Now, I don't want to discourage anyone who genuinely DOES want to write Batman comics for a living and has a knack for that type of writing, but I suggest you take a moment to see if that's really the gig for you. Because I've known people who worked towards that goal for decades and never made any real headway, and I think it's a shame to have seen talented people spend so much time pursuing what seems to be somebody else's grail.
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Matt K said...

I'm in kind of the same boat. I think I write well, to a large extent instinctively, but I have no instinct for fiction.

Which I find particularly interesting recalling the elaborate fictional universe I created as a child playing with Legos, with richly-developed ongoing characters, epic extended plots, etc. Granted some of it was fairly derivative but 1) I was a child and 2) good fiction can build on other work anyway.

What became of that wellspring of fantasy?

I'm also right there with you. I enjoy writing, but much of my passion is in making things clear, or introducing work, making things get into the right hands.

Actually making the stories... well, I learned long ago that I was good at writing dialogue and helping shape an already written story, but when it comes to plotting I've got nothin'

Matt - At some point, I think there's the realization that the elaborate stories you make as child, regardless of how interesting or creative they are, don't make for satisfying fiction. You're familiar with the Lee/Ditko spat over who should be the Green Goblin, aren't you? Ditko's version would have been more realistic (through its oddly non-sensical, almost child-like, approach) but Lee's solution is much more satisfying from a reader's POV.

Ian - That's the key: recognizing your genuine strengths AND weaknesses, and catering to them. (Which is not to say that you should never go outside your comfort zone of course!)

Lebeau2501 said...

A great sage once said; "I'd rather be a failure at something I love, than a success at something I hate."

I have wanted to illustrate comics for at least 20 of my 29 years, and never seemed to understand how to do it. That's probably because I can't stop comparing myself to the best artists while I curse and bemoan the ones that I think I can do better than.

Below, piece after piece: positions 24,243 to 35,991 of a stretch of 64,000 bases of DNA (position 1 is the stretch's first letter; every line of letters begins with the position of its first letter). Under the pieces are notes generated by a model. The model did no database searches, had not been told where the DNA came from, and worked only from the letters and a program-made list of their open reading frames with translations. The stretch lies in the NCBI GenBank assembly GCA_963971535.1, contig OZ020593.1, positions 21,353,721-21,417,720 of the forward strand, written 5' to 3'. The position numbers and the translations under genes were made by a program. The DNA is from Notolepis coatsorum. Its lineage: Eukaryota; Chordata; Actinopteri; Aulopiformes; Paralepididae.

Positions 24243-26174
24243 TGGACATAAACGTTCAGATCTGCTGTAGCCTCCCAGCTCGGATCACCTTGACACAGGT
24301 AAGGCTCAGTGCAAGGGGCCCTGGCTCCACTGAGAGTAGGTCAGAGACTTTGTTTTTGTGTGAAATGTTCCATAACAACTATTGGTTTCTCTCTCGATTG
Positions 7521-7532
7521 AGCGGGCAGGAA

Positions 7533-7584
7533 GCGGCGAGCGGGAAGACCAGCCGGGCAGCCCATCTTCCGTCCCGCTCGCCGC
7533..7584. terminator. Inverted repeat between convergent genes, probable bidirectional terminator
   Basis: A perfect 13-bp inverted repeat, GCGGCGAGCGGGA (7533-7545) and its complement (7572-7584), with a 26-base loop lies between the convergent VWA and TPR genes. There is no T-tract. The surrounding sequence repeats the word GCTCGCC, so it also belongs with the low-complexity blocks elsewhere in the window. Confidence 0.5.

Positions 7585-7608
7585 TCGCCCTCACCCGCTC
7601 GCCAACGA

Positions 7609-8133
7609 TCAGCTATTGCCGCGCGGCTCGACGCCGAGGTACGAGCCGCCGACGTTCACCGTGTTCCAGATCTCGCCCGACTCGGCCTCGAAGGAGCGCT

It's like a dream of mutants and humans coexisting. I don't think I would be able to love comics the way I do if I made them.

I dunno. I guess I've just always wanted someone to take me by the hand and say; "This is how you become a comic artist."

It doesn't really work that way.

DeBT said...

That's very interesting. From your daily updates, I got the general impression that you were a prolific comic writer, and I was surprised to find out that my interpretation of your field wasn't quite spot-on. You wrote about comics, yes, but you didn't write comic STORIES. That really surprised me, since you're quite eloquent about your passion.

An interesting story - when I was growing up, I had the HARDEST time trying to write stories in school. I simply couldn’t think up a story if I was threatened to. I resorted to writing fictional recipes and stealing from Shel Silverstein books and Saturday cartoons. Strangely, none of the teachers ever noticed my plagiarism. It wasn’t until I started reading Manga that story outlines suddenly became clear to me. As long as I could predetermine the final outcome, everything else that happened in between could be made up on the fly. This was a far cry from the S-hero comics I’d been reading where plots and subplots could change by the seat of your pants. Sure it made for exciting reading, but it also left an incomprehensible mess where I couldn’t distinguish good from bad stories.

Since then, I haven’t been able to stop seeing story potential in everything. Given a subject, I’ll find a way to make it interesting. The Walking Dead V-game parody I recently wrote was one of the fastest drafts I ever did. Humour is normally my forte, though I could branch out in other genres if necessary.